This week we engage with a complex she’r by Ghalib in an attempt to understand how we know what we know:
az mihr taa bah zarrah dil o dil hai aaiinah
tuutii ko shash jihat se muqabil hai aaiinah
from sun to sand grain, all are hearts; and the heart is a mirror
the parrot is confronted from all six directions by a mirror
Given the complexity of this verse and the absence of punctuation in Urdu, numerous interpretations are possible. The reader is referred to Mehr-e-Niimroz to resolve some of these complexities.
From our perspective, the following are important in extracting the particular interpretation that we wish to present here:
- Whether the break in the opening line comes after zarrah or after the first occurrence of dil.
- The knowledge that in Sufi thought there is a very close relationship between the heart and a mirror and the metaphor of ‘the mirror of the heart’ is much used in Urdu poetry. Mirrors in earlier times were made by polishing metal till it could reflect and the human heart was to be polished in the same way so that it could reflect the truth of the Divine Beloved (God).
- Talking parrots were taught to speak by making them see their own reflection in a mirror while an unseen human voiced the words.
- The parrot is a metaphor for the poet.
We take the break in the opening line to be after the first dil and offer the following train of thought:
Everything is made of sand and every grain of sand is like a heart (here the imagery lends beauty to the words – the sun and sand-grains shimmer and seem to pulsate like a heart); and every heart is a mirror. Thus the learner (parrot/poet/human) is completely surrounded by mirrors and sees its own reflection everywhere.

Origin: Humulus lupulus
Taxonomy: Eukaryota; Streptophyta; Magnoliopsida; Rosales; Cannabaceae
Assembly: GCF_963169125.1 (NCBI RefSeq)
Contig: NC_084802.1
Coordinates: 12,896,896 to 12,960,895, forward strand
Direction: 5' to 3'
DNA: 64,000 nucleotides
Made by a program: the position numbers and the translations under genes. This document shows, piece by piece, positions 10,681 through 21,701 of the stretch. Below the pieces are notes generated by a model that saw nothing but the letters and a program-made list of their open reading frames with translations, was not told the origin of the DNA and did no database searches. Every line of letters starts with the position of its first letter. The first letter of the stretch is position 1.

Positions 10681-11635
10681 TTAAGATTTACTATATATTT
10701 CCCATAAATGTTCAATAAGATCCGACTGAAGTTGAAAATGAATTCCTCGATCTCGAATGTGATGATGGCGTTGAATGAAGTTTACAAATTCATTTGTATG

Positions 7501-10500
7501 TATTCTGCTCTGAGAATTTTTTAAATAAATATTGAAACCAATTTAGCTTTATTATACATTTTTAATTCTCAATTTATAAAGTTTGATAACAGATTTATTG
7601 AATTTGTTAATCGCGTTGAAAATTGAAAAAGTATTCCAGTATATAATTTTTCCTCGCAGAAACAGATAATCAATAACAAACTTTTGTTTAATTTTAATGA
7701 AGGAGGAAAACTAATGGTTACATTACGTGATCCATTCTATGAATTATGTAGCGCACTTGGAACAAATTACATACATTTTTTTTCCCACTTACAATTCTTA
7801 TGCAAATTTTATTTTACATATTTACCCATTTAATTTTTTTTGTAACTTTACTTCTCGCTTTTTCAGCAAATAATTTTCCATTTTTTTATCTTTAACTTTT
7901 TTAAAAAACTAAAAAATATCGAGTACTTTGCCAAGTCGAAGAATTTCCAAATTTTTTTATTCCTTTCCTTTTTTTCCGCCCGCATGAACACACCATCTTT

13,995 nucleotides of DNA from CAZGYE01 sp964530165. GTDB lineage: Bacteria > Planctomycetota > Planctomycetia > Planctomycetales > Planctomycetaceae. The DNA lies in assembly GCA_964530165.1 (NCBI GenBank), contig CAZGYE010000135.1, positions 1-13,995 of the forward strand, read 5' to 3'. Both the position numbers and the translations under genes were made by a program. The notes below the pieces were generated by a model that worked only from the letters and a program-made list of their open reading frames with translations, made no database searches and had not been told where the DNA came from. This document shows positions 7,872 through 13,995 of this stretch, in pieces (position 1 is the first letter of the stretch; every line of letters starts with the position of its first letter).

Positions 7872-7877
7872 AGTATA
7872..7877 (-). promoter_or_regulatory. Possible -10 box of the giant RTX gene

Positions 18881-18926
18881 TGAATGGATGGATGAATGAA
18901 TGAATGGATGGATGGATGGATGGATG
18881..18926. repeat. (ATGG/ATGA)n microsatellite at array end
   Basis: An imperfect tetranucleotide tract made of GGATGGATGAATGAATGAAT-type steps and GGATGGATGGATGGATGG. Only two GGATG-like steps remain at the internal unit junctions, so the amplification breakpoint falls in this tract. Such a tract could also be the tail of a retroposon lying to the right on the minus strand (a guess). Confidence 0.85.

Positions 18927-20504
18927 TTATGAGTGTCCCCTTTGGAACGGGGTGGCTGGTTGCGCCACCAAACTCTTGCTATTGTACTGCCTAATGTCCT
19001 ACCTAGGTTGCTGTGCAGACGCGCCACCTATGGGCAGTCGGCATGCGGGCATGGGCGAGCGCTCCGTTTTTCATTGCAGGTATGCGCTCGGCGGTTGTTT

We learn by looking at ourselves and into ourselves, by examining ourselves, and by reflecting on the world and external reality as it impacts our heart and its feelings. Knowing is a process of reflection, understanding and thinking.
Here we introduce a modern-day concern into this interpretation. Knowledge/learning is crucially dependent on the accuracy of the reflection of reality/existence in the human heart/mind. And this, in turn, is crucially dependent on the faithfulness of the mirror.
If the mirror is distorted, it becomes a completely different ball-game. And the question we are confronted with today in South Asia is whether the mirrors we are using to reflect reality are faithful or distorted?
What do you think?
Look at the textbooks through which we are reflecting history and facts into the minds of our young generation. Read a guest post on this blog for references to the teaching material being used (Why is Pakistan Half Illiterate?). For a new report on secondary school textbooks in Pakistan see Producing Thinking Minds, an initiative by a group of concerned students.
From hearts and mirrors to smoke and mirrors is a short step. The point to ponder is whether we are raising thinking human beings able to comprehend the truth, whatever it is, or parrots regurgitating platitudes that their masters wish to hear.
Not to forget that even parrots trained through distorted mirrors can only take that much distortion without losing their minds and poking out the eyes of the trainers.